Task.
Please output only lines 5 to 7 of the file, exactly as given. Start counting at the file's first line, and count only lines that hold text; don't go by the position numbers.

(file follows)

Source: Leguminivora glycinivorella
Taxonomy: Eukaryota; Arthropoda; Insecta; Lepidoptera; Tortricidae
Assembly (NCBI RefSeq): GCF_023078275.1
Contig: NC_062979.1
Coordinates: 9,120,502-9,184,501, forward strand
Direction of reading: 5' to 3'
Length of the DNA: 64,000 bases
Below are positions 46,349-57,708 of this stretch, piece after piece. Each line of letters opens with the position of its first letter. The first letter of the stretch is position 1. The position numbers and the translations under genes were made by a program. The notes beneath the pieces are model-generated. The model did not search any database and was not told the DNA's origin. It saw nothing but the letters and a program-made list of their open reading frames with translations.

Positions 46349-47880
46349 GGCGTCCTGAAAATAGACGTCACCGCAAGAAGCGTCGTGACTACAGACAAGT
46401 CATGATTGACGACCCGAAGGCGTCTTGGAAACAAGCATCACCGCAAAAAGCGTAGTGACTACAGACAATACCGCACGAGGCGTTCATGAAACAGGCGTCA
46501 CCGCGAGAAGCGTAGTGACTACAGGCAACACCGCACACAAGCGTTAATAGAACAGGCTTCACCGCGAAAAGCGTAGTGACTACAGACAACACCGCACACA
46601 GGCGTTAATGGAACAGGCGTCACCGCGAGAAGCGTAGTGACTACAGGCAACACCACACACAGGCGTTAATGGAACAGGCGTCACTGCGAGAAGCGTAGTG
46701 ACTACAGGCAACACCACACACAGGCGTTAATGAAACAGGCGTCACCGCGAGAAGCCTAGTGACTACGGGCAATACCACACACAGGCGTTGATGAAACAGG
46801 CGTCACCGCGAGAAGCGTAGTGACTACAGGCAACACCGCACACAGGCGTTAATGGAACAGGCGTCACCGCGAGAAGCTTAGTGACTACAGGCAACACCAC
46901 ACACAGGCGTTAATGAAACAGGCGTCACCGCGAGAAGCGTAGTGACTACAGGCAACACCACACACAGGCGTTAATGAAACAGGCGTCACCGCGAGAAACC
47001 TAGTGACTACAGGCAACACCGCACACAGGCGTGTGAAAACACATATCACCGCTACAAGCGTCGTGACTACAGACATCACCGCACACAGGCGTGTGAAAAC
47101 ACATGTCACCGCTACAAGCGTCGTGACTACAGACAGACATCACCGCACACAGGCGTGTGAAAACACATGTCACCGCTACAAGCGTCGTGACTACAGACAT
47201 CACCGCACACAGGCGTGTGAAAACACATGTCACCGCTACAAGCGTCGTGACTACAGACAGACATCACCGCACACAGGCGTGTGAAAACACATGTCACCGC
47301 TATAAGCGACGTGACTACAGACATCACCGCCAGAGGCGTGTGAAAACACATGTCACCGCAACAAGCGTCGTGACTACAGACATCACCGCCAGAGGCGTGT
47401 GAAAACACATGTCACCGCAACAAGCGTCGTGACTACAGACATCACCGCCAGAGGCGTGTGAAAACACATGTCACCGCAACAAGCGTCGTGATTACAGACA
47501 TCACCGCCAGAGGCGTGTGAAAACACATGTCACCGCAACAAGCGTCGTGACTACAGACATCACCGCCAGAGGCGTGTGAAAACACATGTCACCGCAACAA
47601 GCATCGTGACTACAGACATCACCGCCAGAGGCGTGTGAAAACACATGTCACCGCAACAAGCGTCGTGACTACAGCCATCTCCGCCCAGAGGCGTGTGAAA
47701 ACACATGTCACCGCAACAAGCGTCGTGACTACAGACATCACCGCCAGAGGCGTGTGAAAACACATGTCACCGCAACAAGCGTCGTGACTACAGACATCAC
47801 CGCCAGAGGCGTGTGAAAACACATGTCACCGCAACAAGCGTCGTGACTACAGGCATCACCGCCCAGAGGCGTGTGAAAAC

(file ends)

Coordinates: 9,120,502-9,184,501, forward strand
Direction of reading: 5' to 3'
Length of the DNA: 64,000 bases